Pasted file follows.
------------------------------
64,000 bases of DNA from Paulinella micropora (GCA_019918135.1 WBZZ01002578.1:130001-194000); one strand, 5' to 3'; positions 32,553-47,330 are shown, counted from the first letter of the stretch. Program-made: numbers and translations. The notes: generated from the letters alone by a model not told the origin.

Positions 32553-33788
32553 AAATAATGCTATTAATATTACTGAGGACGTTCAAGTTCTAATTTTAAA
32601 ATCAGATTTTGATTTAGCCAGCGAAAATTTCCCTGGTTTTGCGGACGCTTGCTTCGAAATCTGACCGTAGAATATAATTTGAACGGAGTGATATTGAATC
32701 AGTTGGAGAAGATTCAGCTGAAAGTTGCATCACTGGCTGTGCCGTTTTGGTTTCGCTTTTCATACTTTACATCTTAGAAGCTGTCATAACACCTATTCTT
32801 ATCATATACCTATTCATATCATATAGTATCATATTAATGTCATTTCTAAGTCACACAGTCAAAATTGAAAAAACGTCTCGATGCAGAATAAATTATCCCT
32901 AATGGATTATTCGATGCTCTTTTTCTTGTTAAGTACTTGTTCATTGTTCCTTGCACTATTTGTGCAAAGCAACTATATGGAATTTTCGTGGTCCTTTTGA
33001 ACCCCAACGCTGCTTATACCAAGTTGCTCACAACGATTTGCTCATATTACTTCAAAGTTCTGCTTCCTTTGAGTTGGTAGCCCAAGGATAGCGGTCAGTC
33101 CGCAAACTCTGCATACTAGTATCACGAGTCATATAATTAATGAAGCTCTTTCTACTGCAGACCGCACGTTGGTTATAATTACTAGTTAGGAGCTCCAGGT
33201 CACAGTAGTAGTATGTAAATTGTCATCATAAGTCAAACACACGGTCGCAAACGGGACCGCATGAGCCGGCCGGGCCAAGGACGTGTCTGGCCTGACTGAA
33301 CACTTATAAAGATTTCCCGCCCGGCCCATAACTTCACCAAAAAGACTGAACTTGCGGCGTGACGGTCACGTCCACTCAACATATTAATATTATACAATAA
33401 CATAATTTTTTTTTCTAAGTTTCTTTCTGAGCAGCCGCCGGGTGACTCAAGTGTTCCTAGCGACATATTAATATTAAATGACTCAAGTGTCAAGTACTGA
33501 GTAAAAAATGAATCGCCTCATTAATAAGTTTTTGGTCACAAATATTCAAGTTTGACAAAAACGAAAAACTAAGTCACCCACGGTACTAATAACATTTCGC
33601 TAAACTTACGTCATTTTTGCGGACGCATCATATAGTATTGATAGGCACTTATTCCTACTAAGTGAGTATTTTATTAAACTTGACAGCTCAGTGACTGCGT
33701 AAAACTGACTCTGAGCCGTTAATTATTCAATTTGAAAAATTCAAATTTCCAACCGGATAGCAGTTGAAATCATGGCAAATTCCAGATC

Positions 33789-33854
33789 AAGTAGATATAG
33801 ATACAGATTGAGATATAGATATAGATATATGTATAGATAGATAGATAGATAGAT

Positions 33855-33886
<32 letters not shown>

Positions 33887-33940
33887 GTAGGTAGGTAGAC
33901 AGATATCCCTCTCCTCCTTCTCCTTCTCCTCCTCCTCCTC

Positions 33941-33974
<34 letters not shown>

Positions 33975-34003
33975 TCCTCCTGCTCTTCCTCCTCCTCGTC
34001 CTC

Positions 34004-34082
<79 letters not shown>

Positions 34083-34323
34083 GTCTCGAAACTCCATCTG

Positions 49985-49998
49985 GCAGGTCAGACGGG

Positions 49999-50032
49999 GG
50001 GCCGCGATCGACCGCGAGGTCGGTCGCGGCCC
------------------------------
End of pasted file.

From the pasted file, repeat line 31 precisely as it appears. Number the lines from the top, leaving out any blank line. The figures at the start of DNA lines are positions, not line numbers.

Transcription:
Positions 34083-34323